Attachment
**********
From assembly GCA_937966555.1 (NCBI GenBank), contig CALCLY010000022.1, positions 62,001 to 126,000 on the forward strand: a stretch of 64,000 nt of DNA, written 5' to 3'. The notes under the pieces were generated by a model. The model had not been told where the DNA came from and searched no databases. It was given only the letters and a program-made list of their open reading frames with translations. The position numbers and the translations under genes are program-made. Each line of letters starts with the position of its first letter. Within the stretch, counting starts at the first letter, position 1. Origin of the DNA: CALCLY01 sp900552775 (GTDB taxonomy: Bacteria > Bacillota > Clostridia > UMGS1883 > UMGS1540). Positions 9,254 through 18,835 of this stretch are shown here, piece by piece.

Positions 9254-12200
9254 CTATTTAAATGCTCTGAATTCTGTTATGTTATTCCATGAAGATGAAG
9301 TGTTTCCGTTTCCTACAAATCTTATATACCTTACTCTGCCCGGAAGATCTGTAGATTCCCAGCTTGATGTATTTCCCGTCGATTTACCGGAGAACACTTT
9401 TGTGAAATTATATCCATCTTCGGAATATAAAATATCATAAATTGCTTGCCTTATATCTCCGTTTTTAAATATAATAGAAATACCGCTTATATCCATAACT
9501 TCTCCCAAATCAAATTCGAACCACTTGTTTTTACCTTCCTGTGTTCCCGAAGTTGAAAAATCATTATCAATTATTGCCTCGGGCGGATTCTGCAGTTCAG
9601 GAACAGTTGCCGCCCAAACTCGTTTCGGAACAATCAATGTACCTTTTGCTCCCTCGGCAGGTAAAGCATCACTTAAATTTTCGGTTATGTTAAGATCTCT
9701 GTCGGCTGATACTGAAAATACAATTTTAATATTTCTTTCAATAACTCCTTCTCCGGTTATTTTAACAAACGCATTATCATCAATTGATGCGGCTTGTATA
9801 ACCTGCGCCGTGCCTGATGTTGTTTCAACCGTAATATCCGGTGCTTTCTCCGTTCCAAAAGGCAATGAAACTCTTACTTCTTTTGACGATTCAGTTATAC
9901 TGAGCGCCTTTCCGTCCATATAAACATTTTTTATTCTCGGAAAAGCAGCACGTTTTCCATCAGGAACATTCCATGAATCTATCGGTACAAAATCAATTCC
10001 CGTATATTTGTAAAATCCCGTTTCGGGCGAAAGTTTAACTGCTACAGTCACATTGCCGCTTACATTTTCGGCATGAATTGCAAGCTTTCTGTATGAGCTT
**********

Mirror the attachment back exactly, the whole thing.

From assembly GCA_937966555.1 (NCBI GenBank), contig CALCLY010000022.1, positions 62,001 to 126,000 on the forward strand: a stretch of 64,000 nt of DNA, written 5' to 3'. The notes under the pieces were generated by a model. The model had not been told where the DNA came from and searched no databases. It was given only the letters and a program-made list of their open reading frames with translations. The position numbers and the translations under genes are program-made. Each line of letters starts with the position of its first letter. Within the stretch, counting starts at the first letter, position 1. Origin of the DNA: CALCLY01 sp900552775 (GTDB taxonomy: Bacteria > Bacillota > Clostridia > UMGS1883 > UMGS1540). Positions 9,254 through 18,835 of this stretch are shown here, piece by piece.

Positions 9254-12200
9254 CTATTTAAATGCTCTGAATTCTGTTATGTTATTCCATGAAGATGAAG
9301 TGTTTCCGTTTCCTACAAATCTTATATACCTTACTCTGCCCGGAAGATCTGTAGATTCCCAGCTTGATGTATTTCCCGTCGATTTACCGGAGAACACTTT
9401 TGTGAAATTATATCCATCTTCGGAATATAAAATATCATAAATTGCTTGCCTTATATCTCCGTTTTTAAATATAATAGAAATACCGCTTATATCCATAACT
9501 TCTCCCAAATCAAATTCGAACCACTTGTTTTTACCTTCCTGTGTTCCCGAAGTTGAAAAATCATTATCAATTATTGCCTCGGGCGGATTCTGCAGTTCAG
9601 GAACAGTTGCCGCCCAAACTCGTTTCGGAACAATCAATGTACCTTTTGCTCCCTCGGCAGGTAAAGCATCACTTAAATTTTCGGTTATGTTAAGATCTCT
9701 GTCGGCTGATACTGAAAATACAATTTTAATATTTCTTTCAATAACTCCTTCTCCGGTTATTTTAACAAACGCATTATCATCAATTGATGCGGCTTGTATA
9801 ACCTGCGCCGTGCCTGATGTTGTTTCAACCGTAATATCCGGTGCTTTCTCCGTTCCAAAAGGCAATGAAACTCTTACTTCTTTTGACGATTCAGTTATAC
9901 TGAGCGCCTTTCCGTCCATATAAACATTTTTTATTCTCGGAAAAGCAGCACGTTTTCCATCAGGAACATTCCATGAATCTATCGGTACAAAATCAATTCC
10001 CGTATATTTGTAAAATCCCGTTTCGGGCGAAAGTTTAACTGCTACAGTCACATTGCCGCTTACATTTTCGGCATGAATTGCAAGCTTTCTGTATGAGCTT